This debacle has continued until at this point the IFBB no longer includes bodybuilding for women in the Olympia Weekend nor does the Arnold Sport Festival include female bodybuilding.  Pole dancing, yes.  Ballroom dancing, of course.  Cheerleading, naturally.  But not the sport of “bodybuilding” for women, even though this is actually included in the name of the organization.

The only limit to the development of competitive female bodybuilders, except for weight divisions, should be an aesthetic one – the aesthetics being that of bodybuilding, not some other measure of beauty.

My question at this point is this: Where are the feminists when a fundamental right of women to control their own bodies is being challenged?  Why are they not opposing such an obvious case of institutional gender discrimination and disrespect for the rights of women to excel to the maximum when it comes to the aesthetic development of their own bodies?  Why hasn’t the National Organization for Women come to the aid of women with aesthetic muscle?  What about the Feminist Majority Foundation, a champion of gender equity in athletics and sports?  Has this subject been deal with by The Feminist Wire?  Anybody else speaking  up for the rights of women in sport?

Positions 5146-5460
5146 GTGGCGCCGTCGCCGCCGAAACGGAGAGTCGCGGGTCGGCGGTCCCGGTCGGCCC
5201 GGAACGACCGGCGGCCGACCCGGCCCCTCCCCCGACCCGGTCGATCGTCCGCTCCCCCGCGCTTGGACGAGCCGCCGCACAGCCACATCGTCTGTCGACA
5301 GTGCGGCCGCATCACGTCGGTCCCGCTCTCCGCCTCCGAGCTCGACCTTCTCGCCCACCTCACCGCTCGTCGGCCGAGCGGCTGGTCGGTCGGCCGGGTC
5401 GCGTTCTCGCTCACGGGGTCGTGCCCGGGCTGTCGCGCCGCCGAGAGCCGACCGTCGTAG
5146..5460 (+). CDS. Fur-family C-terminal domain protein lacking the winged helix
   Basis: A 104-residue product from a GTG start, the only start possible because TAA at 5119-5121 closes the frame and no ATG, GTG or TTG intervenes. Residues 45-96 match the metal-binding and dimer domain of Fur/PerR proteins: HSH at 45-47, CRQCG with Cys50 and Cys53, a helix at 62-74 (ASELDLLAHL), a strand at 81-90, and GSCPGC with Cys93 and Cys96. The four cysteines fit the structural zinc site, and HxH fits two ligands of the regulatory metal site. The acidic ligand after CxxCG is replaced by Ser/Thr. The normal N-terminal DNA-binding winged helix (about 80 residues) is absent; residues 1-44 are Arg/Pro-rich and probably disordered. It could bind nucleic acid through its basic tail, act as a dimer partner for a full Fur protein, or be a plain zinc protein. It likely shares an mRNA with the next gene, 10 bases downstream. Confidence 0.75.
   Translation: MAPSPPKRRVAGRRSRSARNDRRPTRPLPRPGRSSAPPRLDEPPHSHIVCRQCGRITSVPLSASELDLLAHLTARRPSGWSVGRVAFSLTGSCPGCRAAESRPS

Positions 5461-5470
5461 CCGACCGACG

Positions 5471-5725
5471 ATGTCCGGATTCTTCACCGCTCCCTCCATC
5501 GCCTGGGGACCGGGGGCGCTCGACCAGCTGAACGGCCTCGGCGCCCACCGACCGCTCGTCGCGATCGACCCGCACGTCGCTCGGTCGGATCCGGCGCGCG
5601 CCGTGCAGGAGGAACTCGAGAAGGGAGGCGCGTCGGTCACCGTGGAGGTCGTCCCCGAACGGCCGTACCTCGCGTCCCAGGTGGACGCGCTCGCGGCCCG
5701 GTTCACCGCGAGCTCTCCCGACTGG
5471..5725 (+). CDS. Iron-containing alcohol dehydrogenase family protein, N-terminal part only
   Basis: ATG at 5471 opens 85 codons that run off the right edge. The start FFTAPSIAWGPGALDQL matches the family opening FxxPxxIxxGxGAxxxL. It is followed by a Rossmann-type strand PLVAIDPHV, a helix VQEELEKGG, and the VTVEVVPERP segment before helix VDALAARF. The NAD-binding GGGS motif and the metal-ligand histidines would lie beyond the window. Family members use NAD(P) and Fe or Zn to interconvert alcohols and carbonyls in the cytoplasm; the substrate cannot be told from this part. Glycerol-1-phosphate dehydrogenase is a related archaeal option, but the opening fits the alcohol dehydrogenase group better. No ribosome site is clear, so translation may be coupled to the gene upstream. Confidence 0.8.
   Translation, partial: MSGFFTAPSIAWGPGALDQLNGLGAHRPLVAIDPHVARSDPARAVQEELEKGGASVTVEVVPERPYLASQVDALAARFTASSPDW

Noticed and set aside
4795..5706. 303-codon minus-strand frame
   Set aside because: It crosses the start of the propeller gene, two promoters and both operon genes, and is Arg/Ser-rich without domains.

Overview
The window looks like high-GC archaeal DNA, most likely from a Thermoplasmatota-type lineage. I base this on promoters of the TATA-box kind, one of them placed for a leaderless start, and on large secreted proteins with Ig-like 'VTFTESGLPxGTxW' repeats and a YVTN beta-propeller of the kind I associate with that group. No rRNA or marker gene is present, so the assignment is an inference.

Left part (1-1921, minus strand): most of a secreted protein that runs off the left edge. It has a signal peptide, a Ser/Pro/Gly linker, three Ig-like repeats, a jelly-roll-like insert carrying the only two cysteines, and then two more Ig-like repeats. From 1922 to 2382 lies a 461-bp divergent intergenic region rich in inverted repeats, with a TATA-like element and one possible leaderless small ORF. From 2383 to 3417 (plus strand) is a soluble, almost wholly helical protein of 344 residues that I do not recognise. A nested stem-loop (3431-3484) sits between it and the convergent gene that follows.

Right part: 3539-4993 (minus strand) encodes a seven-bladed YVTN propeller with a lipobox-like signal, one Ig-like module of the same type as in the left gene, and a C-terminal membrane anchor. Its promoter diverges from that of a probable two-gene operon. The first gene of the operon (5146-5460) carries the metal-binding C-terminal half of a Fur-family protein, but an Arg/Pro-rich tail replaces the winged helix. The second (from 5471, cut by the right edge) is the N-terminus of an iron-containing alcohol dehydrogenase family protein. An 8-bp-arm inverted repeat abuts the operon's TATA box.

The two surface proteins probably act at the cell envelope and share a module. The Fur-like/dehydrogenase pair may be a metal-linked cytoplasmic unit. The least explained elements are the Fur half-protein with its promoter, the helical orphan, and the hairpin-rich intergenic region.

Actually, the fact that feminism has so terribly failed to support women with aesthetically developed muscles shows how important and deeply fundamental this subject is.  It illustrates how strong people hold on to their deep beliefs about gender morphology, femininity, sexual identity and the place of women in our culture.  We have seen feminism make progress as well as civil rights for many groups including African Americans, gays, lesbians and now transsexuals.  Gay marriage and adoption are now practically commonplace.

The International Federation of Bodybuilders seems not to remember what its name is – but has dropped female bodybuilding from the Ms. Olympia and Ms. International but retained events like pole dancing and cheerleading.